There is “no specific threat” to Cop26 in Glasgow over terrorist attacks, the officer in charge of armed policing for Police Scotland has said.
Chief Superintendent Louise Skelton said people should expect to see more armed officers around Glasgow during the international climate conference this autumn.
The force is understood to have about 500 armed officers and while there has been no increase in their numbers for Cop26, a “significant” number of armed police from elsewhere in the UK will assist.
Ms Skelton is head of specialist services at the force, which includes overseeing Police Scotland’s armed response, involving armed response vehicles and officers with Glock handguns and semi-automatic G36 assault rifles.
She told the PA news agency: “At the moment there’s no specific threat to the event but armed police are very much deployed as a contingency and obviously to keep the world leaders, heads of state, delegates and the people of Scotland safe and respond to any threat should it arise.”
The Queen, Pope Francis and US President Joe Biden are among the high-profile figures expected to attend, and each member of the United Nations has been invited, meaning nearly 120 heads of state are expected to arrive along with about 20,000 accredited delegates.
Speaking at a training event for Police Scotland armed officers at the Scottish Police College at Jackton, East Kilbride, Ms Skelton said Police Scotland would continue to monitor the terrorist threat level as the event approaches.
Armed officers demonstrated armed response vehicles stopping a car in a mocked up street scene where the driver is thought to present a threat.
They also showed how they would stop a pedestrian armed with an axe in the street.
Ms Skelton said: “It’s one of the most complex events that’s ever been held in the UK, particularly in Scotland, so there will be an increase in the visibility of armed officers, particularly in the Glasgow area where the event is being held.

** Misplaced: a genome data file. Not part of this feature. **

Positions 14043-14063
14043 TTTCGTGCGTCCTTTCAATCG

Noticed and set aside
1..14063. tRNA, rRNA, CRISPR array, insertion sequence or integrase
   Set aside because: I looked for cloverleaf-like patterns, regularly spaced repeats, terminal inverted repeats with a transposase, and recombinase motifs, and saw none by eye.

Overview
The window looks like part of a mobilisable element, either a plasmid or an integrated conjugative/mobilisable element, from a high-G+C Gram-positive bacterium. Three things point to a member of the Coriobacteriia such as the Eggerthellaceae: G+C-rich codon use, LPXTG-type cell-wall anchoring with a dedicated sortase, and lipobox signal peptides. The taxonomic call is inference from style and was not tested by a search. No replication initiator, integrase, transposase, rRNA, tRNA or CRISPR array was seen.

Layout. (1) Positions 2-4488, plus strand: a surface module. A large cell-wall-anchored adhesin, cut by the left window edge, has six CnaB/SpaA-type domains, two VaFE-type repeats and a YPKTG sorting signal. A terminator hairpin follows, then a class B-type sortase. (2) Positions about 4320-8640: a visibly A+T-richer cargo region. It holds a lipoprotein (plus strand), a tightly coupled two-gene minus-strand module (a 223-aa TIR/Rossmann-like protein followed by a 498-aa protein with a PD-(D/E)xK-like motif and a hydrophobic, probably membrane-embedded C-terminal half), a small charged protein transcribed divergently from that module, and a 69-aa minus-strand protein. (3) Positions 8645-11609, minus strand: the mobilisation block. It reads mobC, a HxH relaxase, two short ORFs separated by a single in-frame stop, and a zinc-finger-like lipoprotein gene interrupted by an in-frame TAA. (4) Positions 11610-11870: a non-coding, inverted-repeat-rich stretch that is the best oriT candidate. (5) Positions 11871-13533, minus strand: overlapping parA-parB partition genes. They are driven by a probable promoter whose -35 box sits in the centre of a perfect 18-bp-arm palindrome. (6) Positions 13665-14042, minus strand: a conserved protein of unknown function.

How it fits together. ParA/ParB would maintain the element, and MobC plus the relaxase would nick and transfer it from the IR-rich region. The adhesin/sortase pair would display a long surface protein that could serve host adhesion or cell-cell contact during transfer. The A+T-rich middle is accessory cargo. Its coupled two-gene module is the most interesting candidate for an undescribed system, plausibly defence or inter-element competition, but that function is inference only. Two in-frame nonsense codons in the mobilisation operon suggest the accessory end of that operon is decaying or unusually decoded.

“But, in terms of business as usual, we will have a 24/7 response throughout Scotland to respond to any serious threat to life or firearms incidents and that is always the case with us.
“We’re an unarmed service, we always have an armed response so that will not differ during Cop26 but there will be officers dedicated to the actual event itself.
“We’re getting help from throughout the UK, from England and Wales, in relation to firearms officers and different skills of firearms officers.
“The plans are still being developed clearly but there will be a significant mutual aid assistance from colleagues in armed policing because of the scale and size of the event.”
Ms Skelton said she was unable to disclose the number of armed police from Police Scotland elsewhere who will work at the event for operational reasons but there will be a “mixture of visible deployments throughout the city”.
Previously, the Gold Commander for the event, Assistant Chief Constable Bernard Higgins, said Police Scotland is contributing about 45% of the numbers for Cop26 and several thousand officers will arrive each day in a phased approach, with about 10,000 involved in total.
Cop 26 negotiations are taking place at the Scottish Events Campus (SEC), which will be known as the Blue Zone and will be under UN control with its own security.
While not international territory, it will come under Scots law if a crime takes place.
Ms Skelton stressed strict criteria govern the use of armed officers in Scotland.
She said: “Any deployment of armed police in Police Scotland is very, very heavily scrutinised and ratified by chief superintend who is a trained strategic firearms commander so there are very strict criteria in relation to that and the threat would need to justify the criteria for deployment.”